THE BLOG
10/16/2014 04:03 pm ET Updated Dec 16, 2014

Run to Remember: Honoring 160 Fallen Sisters in Iraq and Afghanistan

Often when Americans read or see statistics about servicemembers or veterans, they imagine strapping young men with buzz cuts. They often say things like 'bring back our boys' or speak of 'our fallen sons.' Though partially true, these assumptions and mental images often neglect the reality that many sisters and daughters raised their hand for the red, white, and blue as well.

To be sure, over 2.5 million women have served in the U.S. military since the Revolutionary War (this number is probably modest considering the number of women who used to dress as men to fight or who served in unofficial capacities). Nearly 300,000 servicewomen have served in Iraq and Afghanistan since 2001. Of those, 160 women have given the ultimate sacrifice.

In 2011-2012, Navy Reserve Captain Nancy Lacore served in Afghanistan. Nancy counted herself very lucky to return to her family unharmed. Realizing her fortune and learning of the women who never made it home to their friends and families, she felt compelled to honor their service. Thus Valor Run was born.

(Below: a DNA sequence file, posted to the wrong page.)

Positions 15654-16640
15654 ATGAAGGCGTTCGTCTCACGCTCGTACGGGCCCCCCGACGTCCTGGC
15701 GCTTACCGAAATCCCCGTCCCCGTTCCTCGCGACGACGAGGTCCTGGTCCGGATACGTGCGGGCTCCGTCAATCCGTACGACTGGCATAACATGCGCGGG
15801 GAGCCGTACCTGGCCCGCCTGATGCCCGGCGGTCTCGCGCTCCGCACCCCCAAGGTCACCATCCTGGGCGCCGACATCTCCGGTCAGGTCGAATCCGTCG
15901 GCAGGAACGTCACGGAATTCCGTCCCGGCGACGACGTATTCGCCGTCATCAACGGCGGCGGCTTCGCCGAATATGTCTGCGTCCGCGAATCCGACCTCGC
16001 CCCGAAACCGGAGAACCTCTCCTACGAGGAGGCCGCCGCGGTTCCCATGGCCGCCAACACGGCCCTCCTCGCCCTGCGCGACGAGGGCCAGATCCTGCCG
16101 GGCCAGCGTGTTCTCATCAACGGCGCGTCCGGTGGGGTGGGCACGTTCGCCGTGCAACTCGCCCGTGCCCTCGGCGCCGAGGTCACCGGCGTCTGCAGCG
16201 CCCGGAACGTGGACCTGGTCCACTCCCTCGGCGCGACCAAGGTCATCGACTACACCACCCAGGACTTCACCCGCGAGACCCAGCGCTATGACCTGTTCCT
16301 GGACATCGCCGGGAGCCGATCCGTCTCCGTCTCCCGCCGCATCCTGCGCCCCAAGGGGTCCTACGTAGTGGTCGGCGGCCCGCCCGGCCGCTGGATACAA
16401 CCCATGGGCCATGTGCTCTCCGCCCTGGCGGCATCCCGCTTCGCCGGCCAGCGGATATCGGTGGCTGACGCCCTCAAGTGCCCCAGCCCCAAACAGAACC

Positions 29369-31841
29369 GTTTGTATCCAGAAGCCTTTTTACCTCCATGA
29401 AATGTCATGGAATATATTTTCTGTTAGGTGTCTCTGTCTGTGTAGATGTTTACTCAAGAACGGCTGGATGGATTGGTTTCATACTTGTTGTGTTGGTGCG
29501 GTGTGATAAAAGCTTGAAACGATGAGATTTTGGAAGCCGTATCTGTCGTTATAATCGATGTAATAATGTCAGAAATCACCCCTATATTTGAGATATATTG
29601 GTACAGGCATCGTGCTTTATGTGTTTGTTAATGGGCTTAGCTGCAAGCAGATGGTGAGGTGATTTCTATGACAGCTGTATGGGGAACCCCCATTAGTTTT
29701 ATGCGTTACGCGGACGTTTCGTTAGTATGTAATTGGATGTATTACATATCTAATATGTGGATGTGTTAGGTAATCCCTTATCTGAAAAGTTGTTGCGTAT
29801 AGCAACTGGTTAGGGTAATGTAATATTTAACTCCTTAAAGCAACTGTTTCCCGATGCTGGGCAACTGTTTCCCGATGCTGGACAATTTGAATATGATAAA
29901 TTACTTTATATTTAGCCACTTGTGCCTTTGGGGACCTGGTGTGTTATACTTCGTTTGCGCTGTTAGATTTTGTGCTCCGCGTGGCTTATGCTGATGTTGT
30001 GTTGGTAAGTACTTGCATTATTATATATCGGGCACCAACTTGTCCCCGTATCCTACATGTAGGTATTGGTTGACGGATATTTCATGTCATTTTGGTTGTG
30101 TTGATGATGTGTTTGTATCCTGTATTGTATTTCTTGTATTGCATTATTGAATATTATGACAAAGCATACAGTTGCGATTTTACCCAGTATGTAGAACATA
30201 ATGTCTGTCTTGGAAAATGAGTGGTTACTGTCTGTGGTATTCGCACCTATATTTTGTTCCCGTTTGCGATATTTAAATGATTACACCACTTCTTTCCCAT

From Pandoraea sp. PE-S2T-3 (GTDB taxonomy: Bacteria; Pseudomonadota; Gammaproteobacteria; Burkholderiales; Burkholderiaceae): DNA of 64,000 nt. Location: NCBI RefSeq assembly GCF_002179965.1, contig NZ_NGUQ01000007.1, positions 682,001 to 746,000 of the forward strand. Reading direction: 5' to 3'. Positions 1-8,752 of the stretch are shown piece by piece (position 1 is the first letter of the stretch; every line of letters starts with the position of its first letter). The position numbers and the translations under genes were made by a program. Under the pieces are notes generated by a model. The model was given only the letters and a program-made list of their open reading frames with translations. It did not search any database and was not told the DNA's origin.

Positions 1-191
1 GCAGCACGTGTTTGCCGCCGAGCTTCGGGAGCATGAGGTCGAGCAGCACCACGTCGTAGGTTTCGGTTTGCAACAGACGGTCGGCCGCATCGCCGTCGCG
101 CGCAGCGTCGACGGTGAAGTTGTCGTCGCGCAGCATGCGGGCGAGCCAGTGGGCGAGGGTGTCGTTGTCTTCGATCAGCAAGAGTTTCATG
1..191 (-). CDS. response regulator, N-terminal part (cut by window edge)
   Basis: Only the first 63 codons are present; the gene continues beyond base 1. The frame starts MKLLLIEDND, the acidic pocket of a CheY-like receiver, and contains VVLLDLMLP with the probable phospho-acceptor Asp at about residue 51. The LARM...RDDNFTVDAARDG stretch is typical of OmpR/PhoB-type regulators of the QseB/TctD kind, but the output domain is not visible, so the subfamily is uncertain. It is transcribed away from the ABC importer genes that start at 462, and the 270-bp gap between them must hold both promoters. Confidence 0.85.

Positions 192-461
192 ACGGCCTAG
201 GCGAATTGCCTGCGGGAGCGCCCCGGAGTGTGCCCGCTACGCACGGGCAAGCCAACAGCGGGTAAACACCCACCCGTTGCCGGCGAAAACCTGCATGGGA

This Saturday, October 18, I and a few other veterans will escort Nancy as she runs the last 10 miles of her 160-hour and 160-mile journey to honor the 160 servicewomen who have died while deployed in Iraq and Afghanistan. Fittingly, we will finish at the Women in Military Service for America Memorial at the gates of Arlington Cemetery. Supporters are invited to run the final stretch to the Memorial with us.

Money raised during Valor Run will support Wounded Wear, an organization providing custom clothing to wounded warriors, and the Women's Memorial, the only monument and museum in the United States that honors the contributions of servicewomen from all eras.

On Saturday I look forward to running and reflecting. We will run past the Pentagon, a building forever changed by hostile acts over thirteen years ago; by monuments of great leaders; along the National Mall, where many social movements and fights for rights have begun; and on Memorial Bridge, across which lies the most solemn and humbling plot of acreage in America. The scrolling images of the 160 fallen sisters will be in my mind. All of us gave some, but these women gave all. And for that, we owe them this modest commemoration.